Archive for the ‘Sustainability’ Category
Elemental is proud to announce that it’s award-winning historic reconstruction of Shepard Hall at The City College of New York is included in the current exhibition on view at the Center for Architecture in New York City as part of the month-long celebration Archtober. The exhibition explores how critical choices and consumption patterns of professionals and building occupants can make positive energy changes in our cities. Shepard Hall was selected as an exemplar of sustainability in historic reconstruction. his is particularly evident in considering the use of Glass Fiber Reinforced Concrete (GFRC) as the primary reconstruction material, in lieu of other materials.
The project’s 72,000 units of replicated terra cotta – the largest terra cotta replacement project in the world – yields an embodied energy savings by using GFRC of approximately 29,880,000,000 Btu or the equivalent of about 207,000 gallons or about 4,900 barrels of #6 oil when compared with cast stone and approximately 57,600,000,000 Btu – the equivalent of about 400,000 gallons or about 9,500 barrels of #6 oil – when compared with terra cotta.
In addition, in considering just the energy savings in transportation of the much lighter GFRC, the 72,000 units of replicated terra cotta, the savings in the weight of material that must be fabricated, transported to the building, lifted and installed is 14,400,000 pounds – or 7,200 tons.
Here is how we arrived at the findings in savings. Information on the embodied energy of various materials is from the Handbook of Energy Use For Building Construction prepared for the US Department of Energy by Elemental’s Carl Stein and the late Richard G. Stein:
EMBODIED ENERGY and WEIGHT OF MATERIAL COMPARISON
The analysis examines two alternative systems for replacing decorative, cast masonry units – thin shell glass fiber reinforced concrete and cast stone. Cast stone is used for the solid alternative because there is limited embodied energy data available glazed terra cotta, the original material and, at other buildings on the CCNY campus, cast stone has been used to replace deteriorated terra cotta. Note, however, that structural facing tile – a clay-bodied vitreous-glazed unit masonry product that is similar in composition to glazed terra cotta – has an embodied energy of about 860,000 Btu/ft3 as compared with that for precast concrete which is approximately 318,000 Btu/ ft3
The exterior reconstruction of Shepard Hall was the first large-scale use glass fiber reinforced concrete (GFRC) – thin shell units for historic preservation. This greatly reduced the quantity and weight of the replacement cladding as well as achieving a number of technical goals such as accommodation of thermal movement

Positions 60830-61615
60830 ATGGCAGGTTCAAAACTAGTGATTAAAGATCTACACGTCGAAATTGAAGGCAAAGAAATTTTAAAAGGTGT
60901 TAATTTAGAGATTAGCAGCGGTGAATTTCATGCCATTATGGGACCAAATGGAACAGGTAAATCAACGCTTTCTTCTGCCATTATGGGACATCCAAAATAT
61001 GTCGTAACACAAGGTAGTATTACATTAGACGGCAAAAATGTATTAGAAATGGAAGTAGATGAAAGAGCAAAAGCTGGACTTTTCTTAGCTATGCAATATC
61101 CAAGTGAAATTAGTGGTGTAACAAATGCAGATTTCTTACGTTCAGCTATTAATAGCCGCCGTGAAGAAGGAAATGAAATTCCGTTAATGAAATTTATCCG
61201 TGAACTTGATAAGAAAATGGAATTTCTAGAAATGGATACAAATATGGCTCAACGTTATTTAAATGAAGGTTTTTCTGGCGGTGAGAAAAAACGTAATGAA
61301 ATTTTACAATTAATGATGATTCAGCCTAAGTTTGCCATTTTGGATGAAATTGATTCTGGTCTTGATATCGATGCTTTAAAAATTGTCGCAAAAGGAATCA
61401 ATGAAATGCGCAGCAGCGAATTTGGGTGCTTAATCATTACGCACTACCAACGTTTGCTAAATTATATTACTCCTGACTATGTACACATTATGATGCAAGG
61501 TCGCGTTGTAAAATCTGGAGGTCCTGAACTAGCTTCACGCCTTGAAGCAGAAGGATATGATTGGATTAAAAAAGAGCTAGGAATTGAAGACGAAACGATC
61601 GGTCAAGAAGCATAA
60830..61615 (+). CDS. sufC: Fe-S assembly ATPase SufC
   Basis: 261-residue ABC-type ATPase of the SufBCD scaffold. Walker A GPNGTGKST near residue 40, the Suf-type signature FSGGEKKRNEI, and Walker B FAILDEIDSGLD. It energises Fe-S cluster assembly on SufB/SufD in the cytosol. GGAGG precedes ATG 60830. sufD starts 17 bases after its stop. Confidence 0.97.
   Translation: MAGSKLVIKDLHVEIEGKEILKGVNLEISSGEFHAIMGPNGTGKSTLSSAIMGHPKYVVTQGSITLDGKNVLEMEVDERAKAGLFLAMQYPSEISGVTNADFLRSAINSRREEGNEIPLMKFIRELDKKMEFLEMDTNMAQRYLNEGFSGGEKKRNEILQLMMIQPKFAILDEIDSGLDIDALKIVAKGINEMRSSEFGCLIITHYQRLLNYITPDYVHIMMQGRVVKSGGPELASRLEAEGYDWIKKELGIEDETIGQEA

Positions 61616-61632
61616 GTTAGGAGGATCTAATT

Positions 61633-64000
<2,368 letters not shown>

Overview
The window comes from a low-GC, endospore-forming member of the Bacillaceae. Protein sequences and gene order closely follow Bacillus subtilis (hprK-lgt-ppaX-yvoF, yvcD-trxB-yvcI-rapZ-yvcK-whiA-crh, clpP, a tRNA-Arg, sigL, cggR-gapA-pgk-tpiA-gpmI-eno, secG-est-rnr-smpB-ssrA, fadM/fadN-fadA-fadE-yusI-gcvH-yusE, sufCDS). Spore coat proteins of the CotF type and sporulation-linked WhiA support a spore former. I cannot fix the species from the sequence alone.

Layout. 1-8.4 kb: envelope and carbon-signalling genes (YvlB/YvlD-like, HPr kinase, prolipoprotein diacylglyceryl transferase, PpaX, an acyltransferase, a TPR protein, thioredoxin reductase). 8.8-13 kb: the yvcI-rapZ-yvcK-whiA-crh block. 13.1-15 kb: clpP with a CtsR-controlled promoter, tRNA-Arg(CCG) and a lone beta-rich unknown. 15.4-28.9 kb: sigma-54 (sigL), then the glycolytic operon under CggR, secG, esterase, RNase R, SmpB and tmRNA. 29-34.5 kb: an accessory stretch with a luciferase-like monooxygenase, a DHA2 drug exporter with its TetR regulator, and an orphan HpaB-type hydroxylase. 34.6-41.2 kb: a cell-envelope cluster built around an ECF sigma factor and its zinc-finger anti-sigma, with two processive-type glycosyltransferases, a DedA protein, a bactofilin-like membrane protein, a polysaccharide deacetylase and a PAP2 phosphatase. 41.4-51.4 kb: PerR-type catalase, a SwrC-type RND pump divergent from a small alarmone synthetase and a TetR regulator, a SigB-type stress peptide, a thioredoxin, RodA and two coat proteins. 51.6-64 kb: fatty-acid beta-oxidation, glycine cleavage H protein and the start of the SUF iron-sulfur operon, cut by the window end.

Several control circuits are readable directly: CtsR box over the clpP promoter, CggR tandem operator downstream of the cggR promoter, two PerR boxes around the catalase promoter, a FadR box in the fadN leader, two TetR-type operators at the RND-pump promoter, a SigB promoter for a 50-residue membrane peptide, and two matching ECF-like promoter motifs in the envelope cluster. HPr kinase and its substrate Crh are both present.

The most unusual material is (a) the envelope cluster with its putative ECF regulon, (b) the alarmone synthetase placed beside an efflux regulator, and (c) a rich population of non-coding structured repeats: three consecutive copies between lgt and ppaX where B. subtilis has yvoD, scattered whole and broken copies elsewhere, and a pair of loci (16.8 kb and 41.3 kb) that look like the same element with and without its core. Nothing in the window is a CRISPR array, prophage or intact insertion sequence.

Currently, more than 65,000 damaged terra cotta units have been replaced. When complete, the total will be approximately 72,000 units. As a frame of reference, GFRC (Glass Fiber Reinforced Concrete), with an average wall thickness of ¾” is compared with cast stone (precast concrete) having and average thickness on 6” including the complex molding and sculpture.
Embodied energy in precast concrete is 318,000 Btu/ ft3.
Average face area per unit is approximately 3 ft2
Volume of GFRC is 0.19 ft3
Embodied energy for GFRC is approximately 60,400 Btu/unit
Volume of cast stone is 1.50 ft3
Embodied energy for cast stone is approximately 477,000 Btu/unit
GFRC saves approximately 415,000 Btu/unit (average) when compared with cast stone.
Note: this does not include the embodied energy in the polymers and matakaolin that would be added to both materials, increasing the embodied energy savings for GFRC; however, it also does not include the Alkali Resistant glass fiber reinforcing (approximately 4½% of the total weight) which would apply only to the GFRC. If the embodied energy in the glass reinforcing is similar to that in conventional glass fiber, it would be about 6,500 Btu/pound or about 9,000 Btu per unit. In other words, even discounting the fact that there would be significantly more polymer and metakaolin in the cast stone, the addition of about 9,000 Btu of reinforcing results in the saving of about 415,000 Btu of concrete
The 72,000 units of replicated terra cotta for the entire project yield an embodied energy saving for GFRC of approximately 29,880,000,000 Btu (the equivalent of about 207,000 gallons or about 4,900 barrels of #6 oil) when compared with cast stone.
Using the embodied energy for structural facing tile to represent that of glazed terra cotta gives the following analysis:
Difference in volume of concrete between GFRC and terra cotta is approximately 1.0 ft3/unit. (The cellular construction of the terra cotta body allows it to made with somewhat less volume of material than with cast stone
Volume of GFRC is 0.19 ft3/unit
Embodied energy for GFRC is approximately 60,400 Btu/unit
Volume of terra cotta is 1.00 ft ft3/unit
Embodied energy for terra cotta is approximately 860,000 Btu/unit